It is difficult to master the Japanese language for Western countries, because even native speakers find it sometimes difficult to understand the kanji (Chinese characters). In order to read a Japanese newspaper, a foreigner should learn three alphabets. Japanese politeness is an indispensable part of their language. The Japanese have created a honorific language keigo (specific nouns, adjectives, or verbs) that is used to show respect to a person being spoken to and humility of the speaker (Hays 1). There is no other nation that says more often “I am sorry”, “excuse me”, and ‘thank you”, than the Japanese one. Another peculiarity of the Japanese language in communication is that the Japanese seldom use the pronoun “I” in sentences. It illustrates that harmonious relationships are always taken into consideration, and a person who is being spoken to is more important for a Japanese speaker.

Japan is the country, where social norms concerning gender roles are still maintained, while they are constantly changing in the rest of the world. The Japanese are very shy in romantic relationships and do not show affection in public. Comparing to them, the Americans are over passionate, because it is common for a couple to hold hands when walking and slightly kiss each other. While a husband and a wife are equal partners and there is no strict gender differentiation in American culture, in Japan, a woman is in a more subordinate situation. In America, a family structure is more flexible, which means that partners are free to choose their roles in the household according to their tastes. In Japanese households, the family roles are traditionally differentiated: a man is a breadwinner, while an apron is a “symbol of power and independence” for a woman. Women are responsible for taking care of children and the household; they are not expected to earn much. Men are responsible for bringing money and decision making, because the man is in charge of the family, and his wife must obey him. Therefore, the workplace has traditionally been a male domain. Gender inequality concerning employment is higher than in the USA; women in Japan are highly discouraged from career development.

Like the Chinese, the Japanese worship Buddhism. However, the major religion is Shinto, or “the way of the Gods”. Religious beliefs of the Shinto worshippers determine how the Japanese behave during their daily life. According to Shinto, the Japanese should observe four principles: family (there is a high emphasis on the value of family), cleanliness (certain deeds are regarded as clean or dirty), nature worship (nature is a sacred thing), and matsuri (a festival of worshipping kami, or the gods) (“Shinto Religion”). Many Japanese people observe religious rituals and ceremonies. However, religious feelings are not deeply rooted in the mentality of the Japanese. In general, the Japanese regard religion as a part of culture and tradition, “a matter of social cohesion, or “a sense that one’s life is not one’s own”. For many Japanese, religion is associated with moral discipline.

According to Harry Wray, Japan has achieved a higher standard of educating its citizens comparing to the USA, because its system of education is more efficient and effective. Though both countries place a considerable emphasis on education, each of them has a different approach towards its implementation. The most significant difference is that the government in Japan determines a national curriculum for education. Thus, every student in every school receives the same amount of education, and a nationalized system prevents from any gaps in knowledge of every individual. In the USA, where each federal government determines the educational structure, the quality of education varies within every state or district. Another major difference is the amount of days that are spent in school. Students spend 175-180 school day in the American school, while in Japan a school year runs 210-225 day. Such regular academic study of the Japanese students ensures that no skills or knowledge will be lost during the vacation time. The Japanese education system focuses more on academic excellence of the students, while in the American schools, nonacademic subjects and extra-curricular activities play a major role.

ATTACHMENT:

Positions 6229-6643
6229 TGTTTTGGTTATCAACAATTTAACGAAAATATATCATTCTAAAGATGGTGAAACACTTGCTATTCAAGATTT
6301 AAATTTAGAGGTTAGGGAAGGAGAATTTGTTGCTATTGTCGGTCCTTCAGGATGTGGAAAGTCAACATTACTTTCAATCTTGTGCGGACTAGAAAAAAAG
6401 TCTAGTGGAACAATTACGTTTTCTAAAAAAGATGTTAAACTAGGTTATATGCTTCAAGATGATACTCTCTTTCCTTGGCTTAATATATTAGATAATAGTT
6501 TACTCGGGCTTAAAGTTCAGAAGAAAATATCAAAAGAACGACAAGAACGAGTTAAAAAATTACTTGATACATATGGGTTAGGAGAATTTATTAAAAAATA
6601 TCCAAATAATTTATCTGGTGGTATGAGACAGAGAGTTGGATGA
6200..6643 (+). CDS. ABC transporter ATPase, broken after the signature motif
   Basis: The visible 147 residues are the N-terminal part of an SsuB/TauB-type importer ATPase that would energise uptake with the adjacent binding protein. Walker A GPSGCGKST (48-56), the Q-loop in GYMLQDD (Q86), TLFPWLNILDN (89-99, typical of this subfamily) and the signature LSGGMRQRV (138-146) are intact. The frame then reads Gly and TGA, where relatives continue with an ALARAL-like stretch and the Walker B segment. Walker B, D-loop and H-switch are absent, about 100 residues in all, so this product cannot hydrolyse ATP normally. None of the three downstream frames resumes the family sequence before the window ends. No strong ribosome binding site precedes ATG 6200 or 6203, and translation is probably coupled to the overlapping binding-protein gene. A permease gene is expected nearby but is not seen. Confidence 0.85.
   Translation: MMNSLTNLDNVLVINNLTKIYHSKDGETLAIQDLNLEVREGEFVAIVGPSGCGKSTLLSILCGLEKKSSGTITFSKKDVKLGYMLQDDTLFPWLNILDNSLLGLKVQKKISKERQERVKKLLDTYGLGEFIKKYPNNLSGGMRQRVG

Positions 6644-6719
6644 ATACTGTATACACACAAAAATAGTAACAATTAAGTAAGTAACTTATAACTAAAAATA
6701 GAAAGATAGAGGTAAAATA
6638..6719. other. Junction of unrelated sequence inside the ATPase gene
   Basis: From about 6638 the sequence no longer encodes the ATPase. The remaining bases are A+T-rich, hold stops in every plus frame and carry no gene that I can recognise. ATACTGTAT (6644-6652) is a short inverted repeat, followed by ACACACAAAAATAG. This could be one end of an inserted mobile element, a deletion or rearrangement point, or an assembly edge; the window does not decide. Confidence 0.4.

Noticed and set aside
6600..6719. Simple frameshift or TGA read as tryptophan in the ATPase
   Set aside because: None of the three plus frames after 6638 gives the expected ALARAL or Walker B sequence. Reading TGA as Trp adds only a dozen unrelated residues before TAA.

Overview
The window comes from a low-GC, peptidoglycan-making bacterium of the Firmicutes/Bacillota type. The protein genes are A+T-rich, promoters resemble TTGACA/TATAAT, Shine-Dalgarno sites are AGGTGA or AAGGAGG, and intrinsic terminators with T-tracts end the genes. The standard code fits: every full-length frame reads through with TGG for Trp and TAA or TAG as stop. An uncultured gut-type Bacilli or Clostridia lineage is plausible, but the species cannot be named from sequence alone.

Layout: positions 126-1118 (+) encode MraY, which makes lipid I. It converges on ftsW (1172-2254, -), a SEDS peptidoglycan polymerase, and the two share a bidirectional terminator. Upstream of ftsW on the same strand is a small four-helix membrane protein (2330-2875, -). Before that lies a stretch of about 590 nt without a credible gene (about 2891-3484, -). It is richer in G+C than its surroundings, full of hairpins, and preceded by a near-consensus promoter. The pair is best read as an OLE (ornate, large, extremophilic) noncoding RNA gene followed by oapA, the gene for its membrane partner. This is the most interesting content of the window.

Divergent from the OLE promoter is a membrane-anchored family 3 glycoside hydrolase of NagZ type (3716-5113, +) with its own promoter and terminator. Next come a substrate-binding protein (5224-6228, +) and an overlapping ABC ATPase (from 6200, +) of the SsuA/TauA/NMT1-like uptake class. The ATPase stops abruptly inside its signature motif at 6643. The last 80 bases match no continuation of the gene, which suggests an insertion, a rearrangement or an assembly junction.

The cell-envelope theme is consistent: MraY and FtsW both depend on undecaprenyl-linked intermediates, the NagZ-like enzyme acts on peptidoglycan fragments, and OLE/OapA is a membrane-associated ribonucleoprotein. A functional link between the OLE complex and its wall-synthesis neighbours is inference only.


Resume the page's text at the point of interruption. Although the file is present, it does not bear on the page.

Business in a foreign country will not be successful without learning that particular culture and what is needed to establish both business and friendly relations there. For the Japanese, business should be slow, harmonious, and not aggressive. Japanese people are group-oriented; they focus on company’s success rather than personal achievement. However, they value interpersonal relationships more than work and try to maintain harmony. One should take into consideration that Japan is a highly hierarchic society; there is strict subordination to the employer and discipline at the workplace. At the meetings or business discussions, one should avoid jokes and expressive gesticulation. The Japanese may not understand American jokes; they value modest speech without boasting. The Japanese regard business negotiations as a type of conflict; they do not appreciate the American style of contracts and detailed agendas. Thus, one should be ready for many questions, long silent pauses and a time consuming decision-making process of the entire Japanese group until they reach a consensus. As soon as the contract is signed, it is obligatory to attend a “contract signing ceremony”, where gifts are expected. It is crucial to avoid talking about money and not to make the Japanese admit their failure.

Japan is still an exotic country for Western cultures. In order to adjust in this country and start international business, an individual should undertake a thorough research about cultural values, communication patterns, and traditions of the foreign country. More importantly is to take cultural differences in consideration, observe social customs, and respect traditions. Learning to maintain harmony, respect others, and value interpersonal relationships is an essential factor for successful business in Japan.